Conflict in Close Relationships: An Attachment Perspective

Jeffry A. Simpson, W. Steven Rholes, Dede Phillips

Research output: Contribution to journalArticlepeer-review

670 Scopus citations


This study investigated how perceptions of current dating partners and relationships change after people with different attachment orientations attempt to resolve a problem in their relationship. Dating couples were videotaped while they tried to resolve either a major or a minor problem. Confirming predictions from attachment theory, men and women who had a more ambivalent orientation perceived their partner and relationship in relatively less positive terms after discussing a major problem. Observer ratings revealed that more ambivalent women who tried to resolve a major problem displayed particularly strong stress and anxiety and engaged in more negative behaviors. Conversely men with a more avoidant orientation were rated as less warm and supportive, especially if they discussed a major problem. These results are discussed in terms of how highly ambivalent and highly avoidant people differentially perceive and respond to distressing events.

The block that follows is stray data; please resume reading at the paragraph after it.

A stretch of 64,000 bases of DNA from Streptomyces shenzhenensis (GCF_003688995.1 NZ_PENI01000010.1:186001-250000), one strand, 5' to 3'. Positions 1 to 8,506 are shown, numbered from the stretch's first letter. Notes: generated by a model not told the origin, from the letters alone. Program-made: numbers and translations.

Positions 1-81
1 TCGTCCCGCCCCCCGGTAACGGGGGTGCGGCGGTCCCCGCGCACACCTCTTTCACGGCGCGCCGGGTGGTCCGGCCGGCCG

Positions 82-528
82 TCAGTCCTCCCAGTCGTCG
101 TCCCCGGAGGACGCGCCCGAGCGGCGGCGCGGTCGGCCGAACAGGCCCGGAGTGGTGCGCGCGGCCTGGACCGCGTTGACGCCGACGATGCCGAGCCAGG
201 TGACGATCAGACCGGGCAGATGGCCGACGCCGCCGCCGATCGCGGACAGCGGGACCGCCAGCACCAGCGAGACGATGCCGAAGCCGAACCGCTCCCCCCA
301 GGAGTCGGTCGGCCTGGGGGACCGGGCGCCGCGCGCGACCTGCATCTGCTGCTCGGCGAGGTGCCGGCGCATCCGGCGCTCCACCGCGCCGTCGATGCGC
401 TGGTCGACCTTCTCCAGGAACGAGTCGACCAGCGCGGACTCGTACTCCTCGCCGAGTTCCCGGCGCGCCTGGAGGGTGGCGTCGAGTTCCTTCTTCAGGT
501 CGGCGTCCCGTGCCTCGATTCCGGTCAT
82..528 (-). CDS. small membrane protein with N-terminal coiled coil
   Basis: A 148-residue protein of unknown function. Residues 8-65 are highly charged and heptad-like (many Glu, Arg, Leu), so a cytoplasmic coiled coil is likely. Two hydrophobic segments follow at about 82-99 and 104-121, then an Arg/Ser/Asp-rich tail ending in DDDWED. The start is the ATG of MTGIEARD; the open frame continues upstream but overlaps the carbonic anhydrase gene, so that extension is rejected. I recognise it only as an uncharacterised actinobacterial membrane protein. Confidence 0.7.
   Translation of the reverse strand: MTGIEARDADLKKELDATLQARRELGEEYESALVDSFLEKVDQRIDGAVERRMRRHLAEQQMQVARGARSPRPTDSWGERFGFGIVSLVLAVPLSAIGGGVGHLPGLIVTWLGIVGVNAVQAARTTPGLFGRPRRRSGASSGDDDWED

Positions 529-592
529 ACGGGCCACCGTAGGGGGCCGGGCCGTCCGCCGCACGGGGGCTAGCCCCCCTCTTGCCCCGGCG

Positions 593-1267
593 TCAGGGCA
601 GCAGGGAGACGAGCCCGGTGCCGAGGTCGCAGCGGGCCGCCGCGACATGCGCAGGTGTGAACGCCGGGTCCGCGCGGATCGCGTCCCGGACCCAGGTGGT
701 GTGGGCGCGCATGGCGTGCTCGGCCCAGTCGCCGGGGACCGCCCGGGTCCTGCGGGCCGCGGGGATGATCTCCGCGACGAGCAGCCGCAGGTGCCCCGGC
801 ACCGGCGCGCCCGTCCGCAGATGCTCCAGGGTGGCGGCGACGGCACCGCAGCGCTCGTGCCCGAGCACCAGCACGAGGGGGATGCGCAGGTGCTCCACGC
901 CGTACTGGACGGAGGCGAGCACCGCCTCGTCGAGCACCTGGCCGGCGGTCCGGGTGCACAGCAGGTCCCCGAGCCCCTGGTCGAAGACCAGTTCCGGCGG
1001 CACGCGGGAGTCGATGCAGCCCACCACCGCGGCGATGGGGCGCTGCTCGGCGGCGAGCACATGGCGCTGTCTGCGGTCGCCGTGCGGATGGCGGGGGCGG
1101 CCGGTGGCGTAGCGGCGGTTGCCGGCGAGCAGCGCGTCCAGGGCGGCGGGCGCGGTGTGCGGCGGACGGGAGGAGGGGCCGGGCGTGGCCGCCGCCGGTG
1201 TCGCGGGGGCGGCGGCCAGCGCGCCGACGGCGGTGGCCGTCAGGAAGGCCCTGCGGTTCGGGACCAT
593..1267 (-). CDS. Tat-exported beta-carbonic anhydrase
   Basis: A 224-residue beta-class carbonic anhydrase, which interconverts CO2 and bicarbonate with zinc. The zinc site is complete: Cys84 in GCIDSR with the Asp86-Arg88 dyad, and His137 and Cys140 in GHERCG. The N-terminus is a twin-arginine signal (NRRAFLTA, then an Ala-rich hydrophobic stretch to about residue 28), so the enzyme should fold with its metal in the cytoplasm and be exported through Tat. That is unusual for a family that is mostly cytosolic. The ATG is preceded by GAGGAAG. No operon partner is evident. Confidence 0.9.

Original languageEnglish (US)
Pages (from-to)899-914
Number of pages16
JournalJournal of personality and social psychology
Issue number5
StatePublished - Nov 1996


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